Soldiers of color, be it white, black, red, brown or yellow, have one human characteristic in common: we all bleed the same color. The warrior covering your back most likely wears the same color uniform, yet his or her race, creed or color has no relevance on the value of training or their desire to simply do what is right.
Old-school social orders, race baiters, manipulative politicians, mistrust and entrenched preconceptions breed social unrest. America’s military machine, however, through trial and error, has seemingly accomplished what our basic society has not: trust and justice based on ability and strength of character. For the military, it’s been a long, but often times successful journey. For society, we seem to have lost our direction on a road to nowhere.
On Jan. 22, 1947, James Anderson, Jr. was born in Los Angeles into a mostly segregated America. After high school graduation and a one and a half year stint at junior college, James enlisted in the United States Marine Corps. After recruit training at MCRD San Diego, James received advanced training at Camp Pendleton. He would not live to see the political turmoil of the late 60’s nor the encouraging gains on societal inequality.
James arrived in Vietnam in December of 1966. He was assigned as a rifleman with the 2nd platoon, Company F, 2nd Battalion, of the famed 3rd Marines, 3rd Marine Division. James would bear their standards in the best tradition of the United States Marine Corps.
A month into his 20th year on earth, PFC James Anderson, Jr. was pounding foreign soil in Quang Tri Province near the village and base of Cam Lo. The marines of Company F were moving through thick jungle to rescue trapped marines of a heavily besieged reconnaissance patrol. Having advanced about 700 feet into the jungle, Anderson’s platoon came under heavy fire from automatic weapons and small arms. The marines hit the ground and returned fire. The enemy was less than 60 feet from their position.
Tightly huddled with other marines, many of whom were wounded and dying, James fought on until an enemy grenade landed in the middle of the clustered marines. The grenade hit, then rolled alongside the head of the young 20-year-old marine from Los Angeles. James Anderson did not hesitate; he did what he had to do, he did what his marine intuition told him to do.
Without personal regard for his life, James gripped the grenade, pulled it to his chest, and curled up into a fetal position as the grenade ignited. Shrapnel still slightly wounded a few marines but James’ body absorbed the major potency of the explosion. James saved the lives of numerous marines on that fateful day, 10,000 miles from the City of Angels.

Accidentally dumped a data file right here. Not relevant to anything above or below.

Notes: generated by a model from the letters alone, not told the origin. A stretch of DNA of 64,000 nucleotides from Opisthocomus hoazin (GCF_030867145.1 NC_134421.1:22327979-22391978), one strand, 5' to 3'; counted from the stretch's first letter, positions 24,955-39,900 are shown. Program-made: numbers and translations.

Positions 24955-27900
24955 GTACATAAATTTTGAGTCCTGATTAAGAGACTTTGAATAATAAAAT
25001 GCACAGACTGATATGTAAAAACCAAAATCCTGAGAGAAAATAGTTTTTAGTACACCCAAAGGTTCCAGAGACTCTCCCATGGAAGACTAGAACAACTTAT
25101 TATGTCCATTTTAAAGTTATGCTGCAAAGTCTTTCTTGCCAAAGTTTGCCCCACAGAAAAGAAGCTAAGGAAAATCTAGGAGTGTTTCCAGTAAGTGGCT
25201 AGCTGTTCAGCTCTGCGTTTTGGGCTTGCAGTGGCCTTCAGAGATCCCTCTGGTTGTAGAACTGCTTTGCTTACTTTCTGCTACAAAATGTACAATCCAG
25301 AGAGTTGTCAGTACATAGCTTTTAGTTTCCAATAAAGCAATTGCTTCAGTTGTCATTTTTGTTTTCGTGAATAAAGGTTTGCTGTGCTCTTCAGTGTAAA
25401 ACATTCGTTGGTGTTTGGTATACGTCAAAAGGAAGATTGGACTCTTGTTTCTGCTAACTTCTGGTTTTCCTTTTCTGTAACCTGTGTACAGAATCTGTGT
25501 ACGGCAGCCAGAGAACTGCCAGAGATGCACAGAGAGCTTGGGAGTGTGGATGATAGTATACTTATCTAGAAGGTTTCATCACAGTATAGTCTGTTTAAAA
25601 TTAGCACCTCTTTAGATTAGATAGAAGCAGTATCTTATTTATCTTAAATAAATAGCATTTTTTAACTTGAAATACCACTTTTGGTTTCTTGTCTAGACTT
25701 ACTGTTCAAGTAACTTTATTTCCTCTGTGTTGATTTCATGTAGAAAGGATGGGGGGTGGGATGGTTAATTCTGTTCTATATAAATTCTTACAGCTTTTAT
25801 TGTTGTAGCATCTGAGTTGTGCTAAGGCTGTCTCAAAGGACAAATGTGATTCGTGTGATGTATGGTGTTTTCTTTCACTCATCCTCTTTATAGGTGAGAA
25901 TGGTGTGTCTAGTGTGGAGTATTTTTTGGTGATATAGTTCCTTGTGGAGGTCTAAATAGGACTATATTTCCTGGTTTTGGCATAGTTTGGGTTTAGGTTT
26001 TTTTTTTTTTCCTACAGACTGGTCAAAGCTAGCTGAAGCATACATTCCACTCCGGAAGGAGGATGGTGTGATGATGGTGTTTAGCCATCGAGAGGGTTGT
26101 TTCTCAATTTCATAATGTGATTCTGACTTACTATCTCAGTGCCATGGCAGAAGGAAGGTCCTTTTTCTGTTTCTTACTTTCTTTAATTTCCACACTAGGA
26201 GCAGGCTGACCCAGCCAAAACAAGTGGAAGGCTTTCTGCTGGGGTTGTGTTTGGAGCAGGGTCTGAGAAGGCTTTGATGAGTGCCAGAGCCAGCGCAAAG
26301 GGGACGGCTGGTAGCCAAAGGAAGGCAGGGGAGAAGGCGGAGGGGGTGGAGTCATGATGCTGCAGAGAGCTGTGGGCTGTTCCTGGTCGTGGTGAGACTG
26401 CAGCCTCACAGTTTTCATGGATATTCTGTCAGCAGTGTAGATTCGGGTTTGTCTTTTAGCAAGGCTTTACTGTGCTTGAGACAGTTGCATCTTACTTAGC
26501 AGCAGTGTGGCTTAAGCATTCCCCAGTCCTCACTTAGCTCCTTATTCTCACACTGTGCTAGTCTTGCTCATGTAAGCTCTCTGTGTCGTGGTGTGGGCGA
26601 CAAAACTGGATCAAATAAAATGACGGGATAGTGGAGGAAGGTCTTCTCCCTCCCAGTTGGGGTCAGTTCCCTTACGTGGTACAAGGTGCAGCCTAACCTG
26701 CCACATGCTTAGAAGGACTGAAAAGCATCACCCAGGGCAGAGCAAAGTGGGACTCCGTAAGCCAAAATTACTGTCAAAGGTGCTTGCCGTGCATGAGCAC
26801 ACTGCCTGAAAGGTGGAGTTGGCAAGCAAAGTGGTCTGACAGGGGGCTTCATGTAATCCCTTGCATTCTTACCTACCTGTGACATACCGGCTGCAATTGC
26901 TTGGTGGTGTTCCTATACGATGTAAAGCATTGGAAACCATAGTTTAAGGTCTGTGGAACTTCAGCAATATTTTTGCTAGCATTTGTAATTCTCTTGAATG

On Aug. 21, 1968, Secretary of the Navy Paul Ignatius posthumously awarded the Medal of Honor to Mr. and Mrs. James Anderson, Sr. on behalf of their son, PFC James Anderson, Jr. On this date any remaining walls of long-standing prejudices within the Corps came to an end: PFC James Anderson, Jr was the first African-American Marine to receive his nation’s highest award for bravery, the Medal of Honor.
More than 3,460 Medals of Honor have been awarded since its creation during the Civil War. A total of 88 African-American recipients received 87 Medals of Honor; Robert Augustus Sweeney having received two, one of only 19 men to do so.
During America’s Civil War, 25 African-Americans earned the Medal of Honor. William Harvey Carney was the first, but did not obtain his until 1900. Another Medal of Honor recipient, Andrew Jackson Smith, finally received his Medal of Honor in 2001, 137 years after his heroic actions. The setback was due to a missing battle report, the longest delay for any Medal of Honor recipient, regardless of race, creed, or color.
African-Americans received 18 MOHs during the Indian Wars, 6 during the Spanish-American War; Freddie Stowers was the only one in WWI, and none were awarded in WWII. On Jan. 13, 1997, seven‘soldiers of color’ were finally awarded the Medal of Honor for their bravery and self-sacrifice in WWII (Vernor Baker was the only living recipient).
Two African-Americans received the Medal of Honor in the Korean War, both posthumously. In Vietnam the total was 20, including PFC James Anderson, Jr. Future wars will bring additional Medals of Honor, to the African-Americans, as well as to dauntless men and women of all races, creeds, and colors. War is what it is; bungled politics and nothing more, so future conflicts are assured.
The military is not for everyone because it takes a mental and physical toughness not obtained on the mean streets or on the various fields of exalted sports, but on the strength of character. Our young people, all our young people, need role models. Our veterans fit that bill. A young marine from Los Angles was but a minor, yet critically important part of the continuing catalyst for respect and worthwhile change, for society as well as individuals. PFC Anderson’s story, as well as others, needs to be told.
The United States Navy obtained a Danish merchant ship in 1983 called the Emma Maersk. The vessel was placed in service and renamed the USNS PFC James Anderson, Jr. and has supported Marine expeditionary brigades and made port in American bastions such as Diego Garcia. She has an honorable namesake.
Pete Mecca is a Vietnam veteran, columnist and freelance writer. You can reach him at firstname.lastname@example.org or aveteransstory.us.